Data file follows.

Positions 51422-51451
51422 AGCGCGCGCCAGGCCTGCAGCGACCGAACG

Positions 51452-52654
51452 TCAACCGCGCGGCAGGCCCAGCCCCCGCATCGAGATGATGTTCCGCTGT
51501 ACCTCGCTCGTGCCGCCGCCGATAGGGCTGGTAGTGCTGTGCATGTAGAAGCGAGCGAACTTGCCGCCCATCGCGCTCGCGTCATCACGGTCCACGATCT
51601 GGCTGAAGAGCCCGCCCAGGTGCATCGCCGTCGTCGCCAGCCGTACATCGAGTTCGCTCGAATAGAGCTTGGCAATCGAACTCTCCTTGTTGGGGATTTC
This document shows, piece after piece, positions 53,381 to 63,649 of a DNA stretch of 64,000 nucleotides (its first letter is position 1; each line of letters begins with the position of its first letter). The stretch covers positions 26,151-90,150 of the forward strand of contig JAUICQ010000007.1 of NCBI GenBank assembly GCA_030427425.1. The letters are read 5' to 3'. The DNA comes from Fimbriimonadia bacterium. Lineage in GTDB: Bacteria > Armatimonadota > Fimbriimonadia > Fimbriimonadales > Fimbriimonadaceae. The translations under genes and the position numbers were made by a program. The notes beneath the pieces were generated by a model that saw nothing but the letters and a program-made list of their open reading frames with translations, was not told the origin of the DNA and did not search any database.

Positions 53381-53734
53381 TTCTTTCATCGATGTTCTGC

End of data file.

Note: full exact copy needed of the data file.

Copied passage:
Positions 51422-51451
51422 AGCGCGCGCCAGGCCTGCAGCGACCGAACG

Positions 51452-52654
51452 TCAACCGCGCGGCAGGCCCAGCCCCCGCATCGAGATGATGTTCCGCTGT
51501 ACCTCGCTCGTGCCGCCGCCGATAGGGCTGGTAGTGCTGTGCATGTAGAAGCGAGCGAACTTGCCGCCCATCGCGCTCGCGTCATCACGGTCCACGATCT
51601 GGCTGAAGAGCCCGCCCAGGTGCATCGCCGTCGTCGCCAGCCGTACATCGAGTTCGCTCGAATAGAGCTTGGCAATCGAACTCTCCTTGTTGGGGATTTC
This document shows, piece after piece, positions 53,381 to 63,649 of a DNA stretch of 64,000 nucleotides (its first letter is position 1; each line of letters begins with the position of its first letter). The stretch covers positions 26,151-90,150 of the forward strand of contig JAUICQ010000007.1 of NCBI GenBank assembly GCA_030427425.1. The letters are read 5' to 3'. The DNA comes from Fimbriimonadia bacterium. Lineage in GTDB: Bacteria > Armatimonadota > Fimbriimonadia > Fimbriimonadales > Fimbriimonadaceae. The translations under genes and the position numbers were made by a program. The notes beneath the pieces were generated by a model that saw nothing but the letters and a program-made list of their open reading frames with translations, was not told the origin of the DNA and did not search any database.

Positions 53381-53734
53381 TTCTTTCATCGATGTTCTGC